Who Wants To Be a Millionaire? The Habits of Highly Effective Investors

Written by: Emma Wall | Hargreaves Lansdown

  • Highly effective HL investors are more likely to have multiple accounts to take advantage of tax allowances.

  • 81% of HL millionaires have a S&S ISA

  • Over a third of HL’s millionaire investors have an Active Savings account

  • They invest in a mix of equities, funds, gilts and ETFs.

  • HL millionaires are less likely to have a regular savings set up, preferring to invest with lump sums.

Ever wondered what it takes to build up an investment pot of a million pounds or more? A bit of luck and time in the market certainly play a part, but there are also certain behaviours which mark out those who have hit seven figure status on their savings. 

Looking at the habits of HL clients who had built up an investment pot on platform of £1m or more, there are a number of patterns to be found in the analysis. The first is that millionaire investors are far more likely to have multiple accounts than those with smaller pots. 81% of millionaire investors have a stocks and shares ISA, compared to 50% of clients with platform investments below £1m.  Similarly, HL millionaire investors are more likely to have a SIPP, a drawdown account and a cash ISA. With the average age of an HL ISA millionaire sitting at 74 years old, having a drawdown account isn’t surprising, plus if they are a hands-on investor, a SIPP gives them the opportunity to access real choice in their pension pot too. 

Thanks to recent high interest rates, cash has proved popular with our millionaire investors too, with more than a third of them having an Active Savings account. This group tends to be older investors and, once you have retired, you need more emergency cash to fall back on – covering 1-3 years’ worth of essential expenses, compared to 3-6 months for younger people, so they need more cash holdings. In cases where this means they have more than £85,000, cash platforms like HL’s Active Savings allows them to split it easily between different institutions to meet different needs. Plus, they get FSCS protection on the first £85,000 with each institution and get see everything in one place and manage it more easily.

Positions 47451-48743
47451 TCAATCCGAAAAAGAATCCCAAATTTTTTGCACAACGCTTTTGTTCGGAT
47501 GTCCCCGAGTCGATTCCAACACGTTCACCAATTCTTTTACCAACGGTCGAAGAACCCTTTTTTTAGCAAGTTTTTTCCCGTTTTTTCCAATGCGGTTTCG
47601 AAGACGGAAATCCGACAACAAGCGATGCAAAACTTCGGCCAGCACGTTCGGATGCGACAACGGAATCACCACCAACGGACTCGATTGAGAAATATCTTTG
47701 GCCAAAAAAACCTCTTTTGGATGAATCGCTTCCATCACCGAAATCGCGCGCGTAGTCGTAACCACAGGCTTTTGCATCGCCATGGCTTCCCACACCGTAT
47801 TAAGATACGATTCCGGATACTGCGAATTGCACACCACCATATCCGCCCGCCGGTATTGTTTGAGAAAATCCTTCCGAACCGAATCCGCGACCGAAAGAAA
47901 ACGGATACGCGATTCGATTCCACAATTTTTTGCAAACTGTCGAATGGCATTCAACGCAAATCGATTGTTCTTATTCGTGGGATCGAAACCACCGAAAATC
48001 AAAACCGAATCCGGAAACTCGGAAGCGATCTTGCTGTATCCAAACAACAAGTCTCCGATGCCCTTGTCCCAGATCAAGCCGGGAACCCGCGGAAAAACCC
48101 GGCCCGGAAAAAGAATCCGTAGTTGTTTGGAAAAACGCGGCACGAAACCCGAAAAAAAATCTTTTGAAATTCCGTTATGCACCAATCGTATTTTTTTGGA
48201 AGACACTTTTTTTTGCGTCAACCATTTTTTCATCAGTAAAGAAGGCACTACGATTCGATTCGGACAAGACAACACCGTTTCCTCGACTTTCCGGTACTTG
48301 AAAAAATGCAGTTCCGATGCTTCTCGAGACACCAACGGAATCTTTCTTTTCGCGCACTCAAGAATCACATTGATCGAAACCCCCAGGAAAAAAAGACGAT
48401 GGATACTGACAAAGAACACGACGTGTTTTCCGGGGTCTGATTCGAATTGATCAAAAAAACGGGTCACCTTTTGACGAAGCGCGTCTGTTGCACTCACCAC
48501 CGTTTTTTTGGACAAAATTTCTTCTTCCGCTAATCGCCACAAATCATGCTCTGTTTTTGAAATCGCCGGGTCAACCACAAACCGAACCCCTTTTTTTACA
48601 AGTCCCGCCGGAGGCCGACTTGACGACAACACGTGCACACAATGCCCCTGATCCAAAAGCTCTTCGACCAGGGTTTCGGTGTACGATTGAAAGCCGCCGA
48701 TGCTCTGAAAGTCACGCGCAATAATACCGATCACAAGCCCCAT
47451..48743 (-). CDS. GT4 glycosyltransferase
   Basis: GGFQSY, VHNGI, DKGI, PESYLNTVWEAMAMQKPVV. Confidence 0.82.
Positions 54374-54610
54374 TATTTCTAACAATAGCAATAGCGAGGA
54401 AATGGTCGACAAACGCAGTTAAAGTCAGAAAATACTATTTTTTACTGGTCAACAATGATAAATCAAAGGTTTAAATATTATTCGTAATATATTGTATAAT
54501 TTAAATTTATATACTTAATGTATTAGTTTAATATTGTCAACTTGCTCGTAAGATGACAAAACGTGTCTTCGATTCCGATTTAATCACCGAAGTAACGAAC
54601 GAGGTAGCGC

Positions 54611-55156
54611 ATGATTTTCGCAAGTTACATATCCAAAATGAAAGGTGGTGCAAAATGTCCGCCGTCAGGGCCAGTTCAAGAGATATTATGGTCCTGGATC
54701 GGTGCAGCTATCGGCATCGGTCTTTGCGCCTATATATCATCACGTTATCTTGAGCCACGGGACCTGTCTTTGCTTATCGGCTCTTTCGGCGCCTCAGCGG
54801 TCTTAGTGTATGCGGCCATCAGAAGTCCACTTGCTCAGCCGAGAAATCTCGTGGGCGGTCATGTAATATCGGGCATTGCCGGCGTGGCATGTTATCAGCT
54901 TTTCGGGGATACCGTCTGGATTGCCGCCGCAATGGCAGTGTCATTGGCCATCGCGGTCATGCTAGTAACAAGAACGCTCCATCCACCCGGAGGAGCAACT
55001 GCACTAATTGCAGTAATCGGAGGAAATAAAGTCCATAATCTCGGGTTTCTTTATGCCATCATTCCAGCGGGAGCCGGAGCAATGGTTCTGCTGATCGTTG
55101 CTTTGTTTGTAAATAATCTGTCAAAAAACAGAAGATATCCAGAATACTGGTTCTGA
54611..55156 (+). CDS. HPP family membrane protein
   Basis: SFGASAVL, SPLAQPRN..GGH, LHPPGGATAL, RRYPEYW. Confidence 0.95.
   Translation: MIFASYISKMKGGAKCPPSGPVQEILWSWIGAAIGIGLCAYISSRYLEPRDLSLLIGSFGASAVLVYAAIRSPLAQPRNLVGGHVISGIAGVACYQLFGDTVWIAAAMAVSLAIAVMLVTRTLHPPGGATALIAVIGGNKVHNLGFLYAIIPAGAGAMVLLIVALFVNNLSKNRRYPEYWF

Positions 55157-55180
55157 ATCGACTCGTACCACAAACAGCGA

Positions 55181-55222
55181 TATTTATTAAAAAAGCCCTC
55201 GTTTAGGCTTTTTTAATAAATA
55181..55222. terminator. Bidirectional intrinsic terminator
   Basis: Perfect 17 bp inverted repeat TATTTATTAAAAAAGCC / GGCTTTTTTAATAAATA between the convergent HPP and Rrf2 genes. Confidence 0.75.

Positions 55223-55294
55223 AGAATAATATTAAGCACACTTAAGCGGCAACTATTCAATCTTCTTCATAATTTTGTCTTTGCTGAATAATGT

While setting up a regular savings instruction is a fantastic way to automate investing and mitigating the behavioural risks around timing the market, HL millionaire investors are far less likely to have these set up – most likely because they are past the accumulation phase. Half the number of millionaire investors have a regular savings set up versus those with smaller pots.

Similarly, while reinvesting dividends is a great way to harness the power of compound interest and should be your default while you’re in the accumulation stage of your investment journey - prioritising growth over needing income – HL millionaire investors do not always default to this. Instead, they are more likely to have a mix of instructions set up for different accounts; taking income from some, reinvesting dividends in others and holding money on account where needed. This is likely a result of millionaire clients having multiple accounts where they wish to treat their pots differently as suits the tax wrapper.  Having dividend investments gives you flexibility to do different things that suit you and it looks like people are finding tailored solutions to fit their needs.

And now the final juicy question – what is in these million-pound investment pots? A mix of assets is the answer. Equities, funds, ETFs and trackers, gilts and bonds. There is a bias towards single equities and gilts versus those with smaller pots, and they are less likely to have ETFs and passive tracker funds than those with smaller pots.

It’s not wholly surprising to see a greater bias towards individual equities – while it’s generally accepted that investors should reduce within their investment portfolio as they approach retirement, those with greater sums to invest may be more willing to take the risk of investing in individual company shares. This also means HL millionaire investors hold less in cash as a proportion of their portfolios. However, the total amount in cash is probably still greater than other investors because of the size of the portfolio.

Those with the ability to use up their ISA or SIPP allowances will also be looking for other ways to maximise their tax efficiency – by holding gilts, for example. Investors who purchase gilts directly, rather than through a fund, don’t have to pay capital gains tax on any increases in their capital value between purchase and sale or maturity. For some investors, particularly those who pay higher rate tax, this has made low coupon bonds appealing. Coupons paid by gilts are taxed as income. Gilts with a low coupon are appealing because most of their returns come from a capital gain, which is not taxed. This doesn’t matter if you buy the gilt within a tax efficient wrapper such as an ISA or a SIPP, but it does if you invest in other accounts too.”

HL data

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